How did hearing loss shape my writing besides wanting to throw more deaf and hard of hearing characters into the speculative world? One way is through my word choice. An early rejection I received noted my prose was rather weak. Not one to take such a defeat, I rolled up my sleeves and began to work on that.

My writing tends to veer toward words in my comfort zone of hearing. For example, take an adjective like “huge.” The softer sounds are harder for me to pick up, and the mouth shapes are more subtle, making it more challenging to lipread. I prefer “big,” with its strong sounds and easy-to-lipread mouth shape. Now, I know other synonyms, but I’d use “big” over and over again. There were so many words I found myself using repetitively, and I needed to train myself to be wild and daring and use “ginormous” instead! It’s something I’m still working on even today.

While vocabulary may have been something I had to think about, visual description could come easier. After all, I spend every day staring at the tiniest details regarding mouth shapes, facial expressions, and any other visual cues to fill in my auditory gaps. Additionally, knowing the context of what’s going on around me helps with conversation, so I try to take in as much detail as I can about the environment. How much harder could it be to take those details and drop them into my stories? (Okay, it wasn’t that easy. I still had to work at it to make sure my descriptions were effective!)

Over the years, it’s been exciting to see more stories featuring deaf and hard of hearing characters, including the Newbery Honor children’s book El Deafo by Cece Bell, which I highly recommend. After my son read it, I confessed that, just like in the book, I had an assistive device that let me hear the teacher in the bathroom—a deaf superpower!

Still, I want to see more stories out there. For deaf and hard of hearing characters to take to the stars, to travel to magical new lands, and to be the hero that a little girl watching Star Trek dreamed about. That’s what sent me on my writing journey in the first place.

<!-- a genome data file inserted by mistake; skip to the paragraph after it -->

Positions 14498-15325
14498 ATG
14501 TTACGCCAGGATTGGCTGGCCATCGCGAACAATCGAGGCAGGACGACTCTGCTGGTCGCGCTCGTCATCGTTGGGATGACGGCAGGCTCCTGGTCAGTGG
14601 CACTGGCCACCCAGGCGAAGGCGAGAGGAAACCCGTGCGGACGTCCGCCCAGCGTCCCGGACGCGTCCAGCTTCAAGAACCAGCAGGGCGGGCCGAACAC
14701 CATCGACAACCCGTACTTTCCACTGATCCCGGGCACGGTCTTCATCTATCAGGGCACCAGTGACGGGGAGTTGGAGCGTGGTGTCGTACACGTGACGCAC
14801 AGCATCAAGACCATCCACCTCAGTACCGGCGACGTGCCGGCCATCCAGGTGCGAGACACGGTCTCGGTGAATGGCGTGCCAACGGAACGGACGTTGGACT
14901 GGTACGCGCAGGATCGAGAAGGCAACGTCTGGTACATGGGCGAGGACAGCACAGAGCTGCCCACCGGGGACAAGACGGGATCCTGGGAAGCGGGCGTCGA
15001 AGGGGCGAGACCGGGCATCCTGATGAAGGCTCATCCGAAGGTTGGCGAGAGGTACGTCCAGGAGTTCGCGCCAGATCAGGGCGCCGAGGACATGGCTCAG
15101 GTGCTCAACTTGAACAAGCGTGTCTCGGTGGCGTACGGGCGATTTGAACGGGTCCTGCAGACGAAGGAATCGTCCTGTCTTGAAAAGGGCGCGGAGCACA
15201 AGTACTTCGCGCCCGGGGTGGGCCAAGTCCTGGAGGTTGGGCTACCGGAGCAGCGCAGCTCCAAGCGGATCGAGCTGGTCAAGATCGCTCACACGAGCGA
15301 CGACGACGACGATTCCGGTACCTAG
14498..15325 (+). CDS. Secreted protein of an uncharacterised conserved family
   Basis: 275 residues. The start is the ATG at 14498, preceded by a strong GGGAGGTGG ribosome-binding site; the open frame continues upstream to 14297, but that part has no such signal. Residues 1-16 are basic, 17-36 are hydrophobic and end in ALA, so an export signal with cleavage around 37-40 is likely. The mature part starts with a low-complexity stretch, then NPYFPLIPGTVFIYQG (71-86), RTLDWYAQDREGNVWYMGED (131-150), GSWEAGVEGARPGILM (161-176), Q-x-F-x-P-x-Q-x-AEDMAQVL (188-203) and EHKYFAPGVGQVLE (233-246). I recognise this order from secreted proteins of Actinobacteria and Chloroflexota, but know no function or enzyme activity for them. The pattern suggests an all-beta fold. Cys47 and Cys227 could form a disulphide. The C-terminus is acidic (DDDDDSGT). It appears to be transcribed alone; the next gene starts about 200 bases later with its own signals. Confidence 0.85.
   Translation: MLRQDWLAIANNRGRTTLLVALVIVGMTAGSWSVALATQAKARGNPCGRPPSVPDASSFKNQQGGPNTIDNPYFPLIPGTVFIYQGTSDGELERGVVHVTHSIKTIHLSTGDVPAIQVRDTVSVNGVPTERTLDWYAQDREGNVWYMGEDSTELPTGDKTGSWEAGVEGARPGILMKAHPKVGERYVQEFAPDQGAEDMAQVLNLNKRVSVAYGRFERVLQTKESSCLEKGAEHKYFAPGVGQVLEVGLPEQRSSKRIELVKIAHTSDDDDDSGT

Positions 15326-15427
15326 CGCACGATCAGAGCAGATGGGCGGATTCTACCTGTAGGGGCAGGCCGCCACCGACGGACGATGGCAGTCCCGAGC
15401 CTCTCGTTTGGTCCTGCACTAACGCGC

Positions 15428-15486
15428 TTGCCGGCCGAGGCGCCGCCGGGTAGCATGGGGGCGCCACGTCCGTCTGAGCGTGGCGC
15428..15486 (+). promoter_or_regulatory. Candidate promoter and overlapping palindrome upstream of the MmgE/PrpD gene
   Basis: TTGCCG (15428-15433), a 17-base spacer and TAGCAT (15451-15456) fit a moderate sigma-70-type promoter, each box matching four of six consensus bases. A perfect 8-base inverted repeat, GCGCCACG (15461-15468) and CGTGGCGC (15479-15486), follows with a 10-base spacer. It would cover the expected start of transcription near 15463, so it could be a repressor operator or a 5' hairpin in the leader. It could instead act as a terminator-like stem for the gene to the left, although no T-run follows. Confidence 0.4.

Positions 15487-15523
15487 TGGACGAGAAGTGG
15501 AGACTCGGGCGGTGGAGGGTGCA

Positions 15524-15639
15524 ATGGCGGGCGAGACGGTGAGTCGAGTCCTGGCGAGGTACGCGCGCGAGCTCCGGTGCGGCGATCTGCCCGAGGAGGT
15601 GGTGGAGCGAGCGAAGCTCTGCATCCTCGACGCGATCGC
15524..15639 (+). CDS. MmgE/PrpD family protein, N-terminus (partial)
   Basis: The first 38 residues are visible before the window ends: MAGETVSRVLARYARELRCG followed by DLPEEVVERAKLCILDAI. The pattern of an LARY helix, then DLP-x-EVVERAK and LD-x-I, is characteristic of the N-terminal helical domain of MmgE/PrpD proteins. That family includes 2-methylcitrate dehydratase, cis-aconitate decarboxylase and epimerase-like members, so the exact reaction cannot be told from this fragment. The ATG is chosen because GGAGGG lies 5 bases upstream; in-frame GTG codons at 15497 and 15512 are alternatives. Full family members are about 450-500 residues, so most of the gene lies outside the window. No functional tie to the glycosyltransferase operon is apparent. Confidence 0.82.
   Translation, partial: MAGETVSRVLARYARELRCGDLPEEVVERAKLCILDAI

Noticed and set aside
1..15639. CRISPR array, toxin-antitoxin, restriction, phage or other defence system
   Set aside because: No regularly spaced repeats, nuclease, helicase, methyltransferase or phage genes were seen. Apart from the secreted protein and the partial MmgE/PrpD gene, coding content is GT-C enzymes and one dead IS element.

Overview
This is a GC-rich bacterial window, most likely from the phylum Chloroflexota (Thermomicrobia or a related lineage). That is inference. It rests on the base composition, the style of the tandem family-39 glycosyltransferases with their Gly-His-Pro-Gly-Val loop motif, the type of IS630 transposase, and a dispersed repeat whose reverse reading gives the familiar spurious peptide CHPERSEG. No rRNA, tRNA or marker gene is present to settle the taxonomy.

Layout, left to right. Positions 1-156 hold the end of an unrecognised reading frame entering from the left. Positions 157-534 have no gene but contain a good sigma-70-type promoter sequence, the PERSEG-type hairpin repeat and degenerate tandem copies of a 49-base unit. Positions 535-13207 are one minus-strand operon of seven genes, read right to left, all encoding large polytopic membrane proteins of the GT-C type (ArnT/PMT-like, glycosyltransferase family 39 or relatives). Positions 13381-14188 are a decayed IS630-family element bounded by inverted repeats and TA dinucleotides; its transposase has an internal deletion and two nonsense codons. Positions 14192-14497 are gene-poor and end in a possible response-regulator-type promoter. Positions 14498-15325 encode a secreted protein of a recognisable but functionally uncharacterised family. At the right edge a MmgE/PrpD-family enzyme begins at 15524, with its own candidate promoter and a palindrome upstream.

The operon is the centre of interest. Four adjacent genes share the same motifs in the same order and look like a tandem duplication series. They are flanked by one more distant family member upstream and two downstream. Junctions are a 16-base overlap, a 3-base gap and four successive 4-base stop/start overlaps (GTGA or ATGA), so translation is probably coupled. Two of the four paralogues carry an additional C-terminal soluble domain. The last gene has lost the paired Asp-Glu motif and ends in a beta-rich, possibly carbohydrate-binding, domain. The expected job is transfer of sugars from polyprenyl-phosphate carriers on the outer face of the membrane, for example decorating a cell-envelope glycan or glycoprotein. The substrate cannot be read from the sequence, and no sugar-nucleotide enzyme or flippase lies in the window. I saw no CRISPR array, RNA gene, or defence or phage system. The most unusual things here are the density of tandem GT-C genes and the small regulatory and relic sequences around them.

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Carol Scheina
is a deaf speculative fiction author whose work has appeared in an array of publications since her first professional-rate story was published in early 2020. That story, Once More With Feeling (Daily Science Fiction), featured a violinist coping with sudden hearing loss. 

Since then, she’s had other short stories and microfiction sales, including: Like Grandma Made (Bards and Sages), The Food Critic (Theme of Absence), The Pieces that Bind (On the Premises), The Midwife (Luna Station Quarterly), The Fruits of Sisterhood (Daily Science Fiction), Death Poems of the Folded Ones (Escape Pod Flash Fiction Contest), I Can Be a Hero Too (Daily Science Fiction), We Wait for a Better Future (The Arcanist), The Sweetest Things (All Worlds Wayfarer), Would You Like Fries With That? (Stupefying Stories), The Family Business (Stupefying Stories), Long-Distance Relationship (Stupefying Stories), and Just Like Before (Stupefying Stories). 

Carol also works as a writer/editor in the Washington, D.C. suburbs. In her career, she has won a Blue Pencil Award from the National Association of Government Communicators and a Silver Inkwell Award from the International Association of Business Communicators and was recognized as an Outstanding Department of Defense Disabled Employee of the Year in 2005. Carol has an amazing husband who is always willing to give her stories a second read and two fantastic kids with the best imaginations ever. She also lives with a tuxedo cat who likes to walk over the computer and mess everything up, but he’s cute so he can get away with it. She grew up in a magical spot in Virginia with a creek and a woods and plenty of scope for the imagination.